Metering: If available, submetering and load profile information are important to have on hand during an assessment and should be compiled before the assessment begins. An energy manager must determine and prepare locations for metering if the plant does not already have it. It is further recommended to work with the person conducting the assessment to determine where it should go.
Equipment and Processes: Energy managers should know where equipment is located; blueprints and diagrams are helpful for this. Energy managers should also compile a list of equipment and its purpose, as well as original equipment manufacturer specifications. Further, the energy manager should know process requirements and communicate any needs of the plant to the energy assessor. Understanding the plant’s needs and goals will help the energy assessor identify energy efficiency improvements or process changes that can help fulfill those criteria.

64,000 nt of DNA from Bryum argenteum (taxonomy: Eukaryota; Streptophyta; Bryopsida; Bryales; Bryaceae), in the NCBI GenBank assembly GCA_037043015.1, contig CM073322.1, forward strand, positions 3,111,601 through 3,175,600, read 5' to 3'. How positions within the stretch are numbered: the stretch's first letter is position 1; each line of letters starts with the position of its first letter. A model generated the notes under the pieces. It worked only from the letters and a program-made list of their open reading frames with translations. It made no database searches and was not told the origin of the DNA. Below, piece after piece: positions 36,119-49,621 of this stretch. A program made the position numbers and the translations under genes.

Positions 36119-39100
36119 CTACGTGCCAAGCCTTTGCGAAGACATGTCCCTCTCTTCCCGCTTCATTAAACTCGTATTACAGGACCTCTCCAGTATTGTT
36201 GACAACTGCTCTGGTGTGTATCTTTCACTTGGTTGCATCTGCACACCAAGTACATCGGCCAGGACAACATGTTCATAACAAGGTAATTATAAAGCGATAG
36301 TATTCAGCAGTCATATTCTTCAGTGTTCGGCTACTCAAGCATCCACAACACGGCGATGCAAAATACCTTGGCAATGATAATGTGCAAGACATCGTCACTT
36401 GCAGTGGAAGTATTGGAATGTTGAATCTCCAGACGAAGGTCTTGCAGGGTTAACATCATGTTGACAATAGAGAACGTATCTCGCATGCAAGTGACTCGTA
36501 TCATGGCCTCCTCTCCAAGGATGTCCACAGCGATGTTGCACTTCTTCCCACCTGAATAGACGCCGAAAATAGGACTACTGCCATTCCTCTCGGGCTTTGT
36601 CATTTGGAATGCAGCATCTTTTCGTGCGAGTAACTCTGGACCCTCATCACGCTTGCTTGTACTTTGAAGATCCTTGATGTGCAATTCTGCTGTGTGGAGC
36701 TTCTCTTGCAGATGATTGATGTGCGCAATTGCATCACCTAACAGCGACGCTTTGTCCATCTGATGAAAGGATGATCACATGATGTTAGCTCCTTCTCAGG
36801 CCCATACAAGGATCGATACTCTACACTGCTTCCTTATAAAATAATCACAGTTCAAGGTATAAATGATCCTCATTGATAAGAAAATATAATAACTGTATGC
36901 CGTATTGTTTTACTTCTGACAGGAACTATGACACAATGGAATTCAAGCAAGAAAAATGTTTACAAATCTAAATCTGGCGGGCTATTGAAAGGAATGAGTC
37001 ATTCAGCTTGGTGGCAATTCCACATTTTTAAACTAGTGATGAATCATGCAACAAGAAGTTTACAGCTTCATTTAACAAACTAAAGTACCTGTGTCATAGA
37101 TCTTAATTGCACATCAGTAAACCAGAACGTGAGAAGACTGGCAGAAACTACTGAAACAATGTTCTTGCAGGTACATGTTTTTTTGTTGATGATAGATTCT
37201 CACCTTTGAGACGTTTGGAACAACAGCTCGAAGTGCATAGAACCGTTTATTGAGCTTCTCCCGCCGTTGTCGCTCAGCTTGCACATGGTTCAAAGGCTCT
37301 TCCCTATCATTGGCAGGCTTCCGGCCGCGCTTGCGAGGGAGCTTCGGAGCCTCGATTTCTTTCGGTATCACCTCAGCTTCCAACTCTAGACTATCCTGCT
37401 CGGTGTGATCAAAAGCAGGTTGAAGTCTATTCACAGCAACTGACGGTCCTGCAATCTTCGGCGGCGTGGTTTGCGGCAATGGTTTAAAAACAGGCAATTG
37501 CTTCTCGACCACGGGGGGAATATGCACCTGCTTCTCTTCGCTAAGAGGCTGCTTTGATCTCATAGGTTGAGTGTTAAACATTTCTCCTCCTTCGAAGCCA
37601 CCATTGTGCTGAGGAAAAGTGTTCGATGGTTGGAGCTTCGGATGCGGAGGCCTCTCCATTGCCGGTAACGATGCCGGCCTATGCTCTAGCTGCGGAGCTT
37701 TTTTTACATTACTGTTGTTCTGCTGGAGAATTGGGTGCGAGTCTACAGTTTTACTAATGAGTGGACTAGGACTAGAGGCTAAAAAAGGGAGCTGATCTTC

When trying to receive corporate buy-in for implementing energy efficiency projects, it is important to emphasize how the company and the individuals in charge will benefit. The energy assessor may provide suggestions for potential financing, but it is important to check other places for more information to really understand what options are available to implement the project. It is also important to develop a strategy for presenting recommendations on which projects should be implemented, be it prioritized by cost savings or return on investment. “Low-hanging fruit” opportunities should always be included, because they have an immediate payback and motivate staff to look for additional opportunities.